We recently had the opportunity to interview Kate Hennessy…
the granddaughter of Dorothy Day, about her new biography of her grandmother’s life: Dorothy Day: The World Will Be Saved by Beauty(which releases next Tuesday, Jan 24).
The full interview will run in our Lent 2017 magazine issue, but we wanted to offer you a taste here in anticipation of the book’s release.
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and don’t miss this interview!
[easyazon_image align=”left” height=”250″ identifier=”1501133969″ locale=”US” src=”https://englewoodreview.org/wp-content/uploads/2017/01/51F1Pt54C9L.jpg” tag=”douloschristo-20″ width=”165″]Dorothy Day:
The World Will Be Saved by Beauty:
An Intimate Portrait of My Grandmother
Hardback: Scribner, Jan. 24, 2017
Buy Now: [ [easyazon_link identifier=”1501133969″ locale=”US” tag=”douloschristo-20″]Amazon[/easyazon_link] ] [ [easyazon_link identifier=”B01CO3489Y” locale=”US” tag=”douloschristo-20″]Kindle[/easyazon_link] ]
ERB: Why did you feel you needed to write this book? What was your vision?
KH: You know, I didn’t have a vision [for the book]. I didn’t have an outline. I didn’t know where the book would take me. I knew what the framework was: I wanted to tell the story of my grandmother and my mother and I wanted to tell it in a way that even people who didn’t know about Dorothy Day could come to it. Other than that, I had no idea what was going to happen. … [But] this was a story that no one else could write. It was hard — there were many, many times when I was like, ‘I can’t do this, it’s too difficult, there are too many elements that are hard to express.’ It’s been very hard most of my life trying to feel that my own path is good enough.
When you have someone like Dorothy Day as your grandmother or even as someone you knew well, I think that you can feel lazy, lethargic, self-centered. She had an extraordinary energy and just never stopped. In addition to her public persona, she had a very active personal life. (But) I can’t quite see what a legacy looks like. I mean certainly, there is the legacy of her work, and that’s the Catholic Worker in full force. The New York City houses are still going strong, there’s houses all over the country. That legacy is quite something.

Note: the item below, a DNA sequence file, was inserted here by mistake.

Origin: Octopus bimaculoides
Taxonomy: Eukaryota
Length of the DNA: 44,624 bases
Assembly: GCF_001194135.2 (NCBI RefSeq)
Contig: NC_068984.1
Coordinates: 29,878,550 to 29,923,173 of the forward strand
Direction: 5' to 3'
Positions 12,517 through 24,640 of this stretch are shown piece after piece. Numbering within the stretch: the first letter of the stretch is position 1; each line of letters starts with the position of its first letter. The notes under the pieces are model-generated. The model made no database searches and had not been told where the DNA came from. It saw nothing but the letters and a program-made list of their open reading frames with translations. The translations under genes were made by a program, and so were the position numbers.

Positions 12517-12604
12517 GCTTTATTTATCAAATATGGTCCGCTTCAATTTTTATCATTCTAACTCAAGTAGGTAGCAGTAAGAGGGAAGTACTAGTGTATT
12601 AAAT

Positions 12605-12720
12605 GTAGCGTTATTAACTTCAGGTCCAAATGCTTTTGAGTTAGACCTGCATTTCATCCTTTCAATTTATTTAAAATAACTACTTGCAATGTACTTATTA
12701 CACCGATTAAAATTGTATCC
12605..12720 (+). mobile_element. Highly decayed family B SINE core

ERB: She’s known for her love. Dorothy’s quotes about it [“I really only love God as much as I love the person I love the least,” and “The final word is love,” are two] are widely used in sermons, books, and even internet memes. But depression is another recurring problem, which you note winds through Dorothy’s, Tamar’s, and your lives. Do you see love and depression intertwining? How do they interact?
KH:Depression is a funny one, it’s very hard to understand and define. I do believe from personal experience that depression can really heighten one’s sense of love, certainly. It’s kind of counterintuitive in a way; you think of depression as a damping down of one’s feelings. But I certainly don’t think that happens at all. At least not for my grandmother or my mother or me, because all three of us have suffered depression. The love becomes more poignant, maybe. Love becomes more difficult, too, and more powerful.
Erin Wasinger is co-author of the coming book [easyazon_link identifier=”1587433826″ locale=”US” tag=”douloschristo-20″]The Year of Small Things: Radical Faith for the Rest of Us[/easyazon_link] (Brazos Press).
Image Credit: Promotional photo by Gary Jones, courtesy of the publisher.
C. Christopher Smith is the founding editor of The Englewood Review of Books. He is also author of a number of books, including most recently How the Body of Christ Talks: Recovering the Practice of Conversation in the Church (Brazos Press, 2019). Connect with him online at: C-Christopher-Smith.com